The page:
The interferometer, whose shoulders are spread over different continents of the Earth, will be able to see the birth of the first stars in the Universe and notice the work of radar on a distant exoplanet, where there may be life.
Square Kilometre Array (SKA) is being developed for about 30 years, and only now in Australia began construction of his "first phase" - an array of more than a hundred thousand antennas SKA-Low. Scientists call the future instrument one of the most ambitious scientific projects of the century. He will look into the earliest universe, the era when it lit up the first stars and the first galaxies, and perhaps help find extraterrestrial civilizations. This is described in a press release by the international consortium SKA Organisation.
SKA - radio interferometer, consisting of a number of antennas spaced as far as possible and acting as a single telescope with great resolution. The first part of the instrument will be the SKA-Low array, construction of which began in West Australia a year late. It will include 131,072 tree antennas designed to record low frequency radio signals. The second phase will be SKA-Mid, an array of nearly 200 dish antennas located in South Africa. SKA is headquartered at the University of Manchester.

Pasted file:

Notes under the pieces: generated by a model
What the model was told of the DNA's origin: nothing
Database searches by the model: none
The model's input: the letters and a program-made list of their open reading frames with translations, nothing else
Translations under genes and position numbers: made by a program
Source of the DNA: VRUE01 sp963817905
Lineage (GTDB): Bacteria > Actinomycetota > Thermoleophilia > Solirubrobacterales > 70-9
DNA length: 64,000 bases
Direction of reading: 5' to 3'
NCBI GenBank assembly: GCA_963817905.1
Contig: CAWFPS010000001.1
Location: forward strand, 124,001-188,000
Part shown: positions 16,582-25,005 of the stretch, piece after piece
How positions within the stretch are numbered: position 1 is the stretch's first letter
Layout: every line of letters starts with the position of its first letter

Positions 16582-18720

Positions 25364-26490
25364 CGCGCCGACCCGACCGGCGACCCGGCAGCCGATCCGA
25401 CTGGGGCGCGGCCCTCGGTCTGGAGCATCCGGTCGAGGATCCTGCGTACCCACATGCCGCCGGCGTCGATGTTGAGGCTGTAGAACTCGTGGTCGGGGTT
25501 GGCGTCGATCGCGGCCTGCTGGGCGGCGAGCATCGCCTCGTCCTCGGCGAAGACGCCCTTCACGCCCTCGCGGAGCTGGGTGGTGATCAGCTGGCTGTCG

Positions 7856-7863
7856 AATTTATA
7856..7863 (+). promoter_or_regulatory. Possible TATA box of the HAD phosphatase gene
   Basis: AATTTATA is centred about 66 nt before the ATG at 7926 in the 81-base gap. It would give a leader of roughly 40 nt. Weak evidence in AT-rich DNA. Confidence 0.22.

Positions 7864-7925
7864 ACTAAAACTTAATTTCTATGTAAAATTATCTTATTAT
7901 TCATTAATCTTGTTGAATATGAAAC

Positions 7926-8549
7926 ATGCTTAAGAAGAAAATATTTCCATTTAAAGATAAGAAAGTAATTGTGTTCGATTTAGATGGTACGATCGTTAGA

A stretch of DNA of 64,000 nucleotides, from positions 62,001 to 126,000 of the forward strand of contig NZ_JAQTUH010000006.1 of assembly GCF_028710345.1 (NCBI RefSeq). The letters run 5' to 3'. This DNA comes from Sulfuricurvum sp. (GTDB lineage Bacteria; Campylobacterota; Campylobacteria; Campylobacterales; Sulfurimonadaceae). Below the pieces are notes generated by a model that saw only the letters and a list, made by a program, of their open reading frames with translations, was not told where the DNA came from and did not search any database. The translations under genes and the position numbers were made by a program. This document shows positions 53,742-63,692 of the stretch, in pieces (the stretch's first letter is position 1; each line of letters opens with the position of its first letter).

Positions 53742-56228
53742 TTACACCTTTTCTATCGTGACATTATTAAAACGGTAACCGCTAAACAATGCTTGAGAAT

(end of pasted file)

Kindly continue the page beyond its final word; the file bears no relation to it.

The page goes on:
It is expected that the tool will allow the study of distant pulsars - fast-rotating neutron stars His ability to see the most distant objects will help to better understand the origin and evolution of the first galaxies, and even look into the "dark ages" of the universe, which preceded the appearance of the first stars.
In addition, the members of the SKA Organisation consortium note that the sensitivity of the interferometer "will allow us to notice the radar at the airport on a planet in the tens of light years from us" or "cell phone in the pocket of an astronaut on Mars, 225 million kilometers away. This makes SKA a promising tool to search for a possible signal from extraterrestrial civilizations.